Modus Therapeutics completes a SEK 140m financing led by HealthCap
Funds to be used to continue the clinical development of sevuparin for sickle cell disease
STOCKHOLM, SWEDEN – 13 July 2018: Modus Therapeutics AB, a company developing innovative treatments in high unmet medical need disease areas with a focus on sickle cell disease (SCD), announces that it has raised SEK 140 million in a financing led by new investor HealthCap. HealthCap is a European venture capital firm with a focus on investments in breakthrough therapies of diseases with highly unmet medical needs.
HealthCap will invest SEK 60 million in a series A preferred financing. At the same time, existing shareholders will convert outstanding convertible notes into shares. The new equity investment together with the conversion, amounts to over SEK 140 million.
Ellen K Donnelly, PhD, CEO of Modus Therapeutics, said: “We welcome the support of HealthCap, a high-profile life science investor, alongside the continuing commitment of our existing shareholders. The funds that we have raised will allow us to complete our current Phase II trial with sevuparin in patients with SCD and commence a new program focused on a subcutaneous formulation.”
Modus’s lead candidate drug sevuparin is an innovative, proprietary polysaccharide drug with anti-adhesive, anti-aggregate and anti-inflammatory effects due to its multimodal mechanism of action. Currently being evaluated in a Phase II clinical study, sevuparin has the potential to restore blood flow and prevent further microvascular obstructions in children and adults with SCD.
HealthCap Partner Mårten Steen said: “HealthCap sees ample opportunities for Modus Therapeutics’ orphan drug candidate sevuparin to be an important treatment for SCD patients. We look forward to the next important step in the company’s development, which is the completion of the ongoing Phase II study and prepare for pivotal studies.”
For further information, please contact:
Ellen K Donnelly, CEO, Modus Therapeutics:
Tel: +46 70 246 7554
David Dible/ Pip Batty, Citigate Dewe Rogerson
Tel: +44 20 7638 9571
FOR THE EDITORS
About Modus Therapeutics AB
Modus Therapeutics is a Swedish biotech company developing sevuparin for diseases with high unmet medical need with a focus on sickle cell disease (SCD) and malaria.
Sevuparin is currently being tested in a Phase II clinical study for SCD – a painful, inherited blood disorder affecting millions of people around the globe. SCD patients’ blood cells form a sickled shape, which makes blood flow to vital organs difficult, causing severe pain and even premature death. Sevuparin has the potential to improve the SCD patients’ blood flow reducing their pain and the amount of time they will need to spend in hospital. Modus plans to develop an administration form of sevuparin that the patient can self-administer allowing them to live a more normal life by preventing the painful episodes requiring hospital care.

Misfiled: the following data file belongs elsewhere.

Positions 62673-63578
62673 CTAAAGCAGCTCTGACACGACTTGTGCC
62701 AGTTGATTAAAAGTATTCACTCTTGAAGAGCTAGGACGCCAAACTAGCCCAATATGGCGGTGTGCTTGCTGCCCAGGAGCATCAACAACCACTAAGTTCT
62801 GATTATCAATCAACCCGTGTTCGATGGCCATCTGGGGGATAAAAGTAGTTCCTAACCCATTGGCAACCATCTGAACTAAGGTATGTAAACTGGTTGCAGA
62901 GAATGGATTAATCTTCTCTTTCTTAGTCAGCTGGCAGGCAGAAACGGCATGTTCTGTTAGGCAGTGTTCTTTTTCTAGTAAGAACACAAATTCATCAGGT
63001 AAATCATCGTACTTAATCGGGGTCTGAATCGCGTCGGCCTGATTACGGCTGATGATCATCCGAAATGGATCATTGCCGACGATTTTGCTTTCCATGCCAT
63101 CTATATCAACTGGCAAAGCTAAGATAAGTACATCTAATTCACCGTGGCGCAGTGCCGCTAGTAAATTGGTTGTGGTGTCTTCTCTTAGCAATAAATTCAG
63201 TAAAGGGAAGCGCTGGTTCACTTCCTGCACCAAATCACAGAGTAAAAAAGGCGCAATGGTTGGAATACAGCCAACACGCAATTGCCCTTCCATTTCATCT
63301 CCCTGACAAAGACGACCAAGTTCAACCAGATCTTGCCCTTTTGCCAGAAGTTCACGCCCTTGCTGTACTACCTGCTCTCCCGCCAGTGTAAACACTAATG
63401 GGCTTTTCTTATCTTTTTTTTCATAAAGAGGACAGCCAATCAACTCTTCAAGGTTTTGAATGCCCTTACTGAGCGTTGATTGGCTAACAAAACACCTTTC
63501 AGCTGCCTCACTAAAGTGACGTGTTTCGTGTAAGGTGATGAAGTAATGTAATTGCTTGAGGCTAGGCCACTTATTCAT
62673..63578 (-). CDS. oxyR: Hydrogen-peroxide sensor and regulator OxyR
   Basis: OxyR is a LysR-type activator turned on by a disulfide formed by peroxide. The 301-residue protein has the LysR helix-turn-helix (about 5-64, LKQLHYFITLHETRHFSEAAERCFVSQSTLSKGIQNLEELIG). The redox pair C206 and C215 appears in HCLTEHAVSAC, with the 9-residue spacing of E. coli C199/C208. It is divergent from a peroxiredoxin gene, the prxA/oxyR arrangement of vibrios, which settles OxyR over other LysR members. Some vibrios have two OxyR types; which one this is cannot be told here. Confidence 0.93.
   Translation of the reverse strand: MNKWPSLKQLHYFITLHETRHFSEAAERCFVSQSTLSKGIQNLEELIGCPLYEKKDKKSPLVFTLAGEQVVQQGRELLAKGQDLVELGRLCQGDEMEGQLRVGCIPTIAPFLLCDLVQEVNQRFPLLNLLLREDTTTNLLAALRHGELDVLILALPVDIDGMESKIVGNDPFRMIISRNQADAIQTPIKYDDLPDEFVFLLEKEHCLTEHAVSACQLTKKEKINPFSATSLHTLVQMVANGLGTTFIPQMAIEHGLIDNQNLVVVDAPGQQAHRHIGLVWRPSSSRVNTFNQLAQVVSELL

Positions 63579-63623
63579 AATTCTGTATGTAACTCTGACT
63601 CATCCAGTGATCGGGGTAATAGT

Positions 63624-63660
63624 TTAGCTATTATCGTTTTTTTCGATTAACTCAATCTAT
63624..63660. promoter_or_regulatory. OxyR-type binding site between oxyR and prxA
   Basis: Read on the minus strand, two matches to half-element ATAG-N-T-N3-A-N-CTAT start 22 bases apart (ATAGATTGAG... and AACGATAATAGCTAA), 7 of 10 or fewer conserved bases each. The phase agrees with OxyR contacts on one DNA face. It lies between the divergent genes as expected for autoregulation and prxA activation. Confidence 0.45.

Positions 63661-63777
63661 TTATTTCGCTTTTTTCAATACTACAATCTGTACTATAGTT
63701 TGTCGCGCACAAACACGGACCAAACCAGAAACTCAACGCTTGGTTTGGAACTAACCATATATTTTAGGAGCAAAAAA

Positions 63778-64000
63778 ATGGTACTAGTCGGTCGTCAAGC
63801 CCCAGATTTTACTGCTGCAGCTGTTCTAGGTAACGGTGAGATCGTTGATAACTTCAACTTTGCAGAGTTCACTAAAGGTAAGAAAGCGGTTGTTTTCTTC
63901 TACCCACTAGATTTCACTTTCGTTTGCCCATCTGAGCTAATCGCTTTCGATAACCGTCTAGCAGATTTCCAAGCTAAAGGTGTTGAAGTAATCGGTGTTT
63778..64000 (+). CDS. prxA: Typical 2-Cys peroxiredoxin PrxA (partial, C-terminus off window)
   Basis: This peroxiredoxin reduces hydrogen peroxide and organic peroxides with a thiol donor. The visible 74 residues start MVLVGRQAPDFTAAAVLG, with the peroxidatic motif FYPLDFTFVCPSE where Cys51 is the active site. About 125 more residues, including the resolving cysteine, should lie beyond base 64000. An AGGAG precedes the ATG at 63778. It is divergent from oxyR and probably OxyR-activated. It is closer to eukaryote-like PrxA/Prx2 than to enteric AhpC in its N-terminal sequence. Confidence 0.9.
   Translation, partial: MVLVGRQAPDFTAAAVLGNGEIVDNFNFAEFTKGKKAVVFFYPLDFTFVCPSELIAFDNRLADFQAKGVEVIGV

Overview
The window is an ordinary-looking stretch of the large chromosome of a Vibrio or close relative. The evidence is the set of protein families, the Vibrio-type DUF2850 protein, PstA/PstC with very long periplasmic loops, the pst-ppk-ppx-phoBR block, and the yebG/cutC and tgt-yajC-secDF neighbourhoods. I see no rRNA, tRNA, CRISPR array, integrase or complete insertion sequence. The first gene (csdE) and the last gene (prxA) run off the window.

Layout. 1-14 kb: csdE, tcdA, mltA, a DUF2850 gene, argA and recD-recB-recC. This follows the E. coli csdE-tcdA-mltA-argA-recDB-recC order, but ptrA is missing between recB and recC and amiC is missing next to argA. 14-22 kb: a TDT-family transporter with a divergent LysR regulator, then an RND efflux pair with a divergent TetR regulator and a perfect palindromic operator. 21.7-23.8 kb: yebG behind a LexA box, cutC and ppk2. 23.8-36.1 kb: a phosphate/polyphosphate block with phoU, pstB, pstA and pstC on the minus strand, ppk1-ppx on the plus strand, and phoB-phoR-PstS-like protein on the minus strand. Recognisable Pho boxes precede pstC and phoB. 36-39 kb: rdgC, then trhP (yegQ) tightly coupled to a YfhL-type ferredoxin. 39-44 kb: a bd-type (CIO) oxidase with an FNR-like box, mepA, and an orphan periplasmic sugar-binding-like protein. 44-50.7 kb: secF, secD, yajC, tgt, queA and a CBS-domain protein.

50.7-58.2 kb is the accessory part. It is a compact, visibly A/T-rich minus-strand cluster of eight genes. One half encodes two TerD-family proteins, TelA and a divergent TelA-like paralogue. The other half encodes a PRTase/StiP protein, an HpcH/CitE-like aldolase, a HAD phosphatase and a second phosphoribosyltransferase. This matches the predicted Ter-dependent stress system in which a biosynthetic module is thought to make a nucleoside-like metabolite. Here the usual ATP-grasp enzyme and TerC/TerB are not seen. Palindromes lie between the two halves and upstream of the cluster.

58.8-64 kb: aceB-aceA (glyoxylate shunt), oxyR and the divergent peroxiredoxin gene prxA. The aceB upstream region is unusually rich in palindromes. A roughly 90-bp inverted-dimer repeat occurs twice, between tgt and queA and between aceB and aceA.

Modus is predominantly owned by KDev Investments AB, a part of Karolinska Development AB (Nasdaq Stockholm: KDEV) and Rosetta Capital. HealthCap now joins other large owners that include The Foundation for Baltic and European Studies (Östersjöstiftelsen), Ergomed and Praktikerinvest AB. For more information, please visit www.modustx.com
Sevuparin is an innovative, proprietary polysaccharide drug with anti-adhesive, anti-aggregate and anti-inflammatory effects due to its multimodal mechanism of action. Sevuparin has the potential to restore blood flow and prevent further microvascular obstructions in a number of diseases including SCD and malaria. In SCD, the anti-adhesive effects of sevuparin could thereby offer treatment of the underlying cause of vaso-occlusive crisis (VOC) in SCD patients, with earlier pain relief, shorter hospital stays, reduced need of opioids and improved quality of life. Modus is currently enrolling patients in a Phase II study with the aim to enroll the last patients by year end.
About sickle cell disease
Sickle cell disease (SCD) is a painful, inherited blood disorder affecting millions of people around the globe and the most common inherited blood disorder in the U.S. affecting between 90,000-100,000 subjects, with medical care costs amounting to more than $1 billion. In Europe it is estimated that there are 35,000-40,000 SCD patients, with an even higher number in the Middle East and North Africa regions, with over 850,000 SCD patients.
There is currently no pharmaceutical product available that targets the underlying cause of VOCs that affect SCD patients. Current therapies are predominantly strong intravenous pain medications and SCD patients often must be hospitalized to be treated.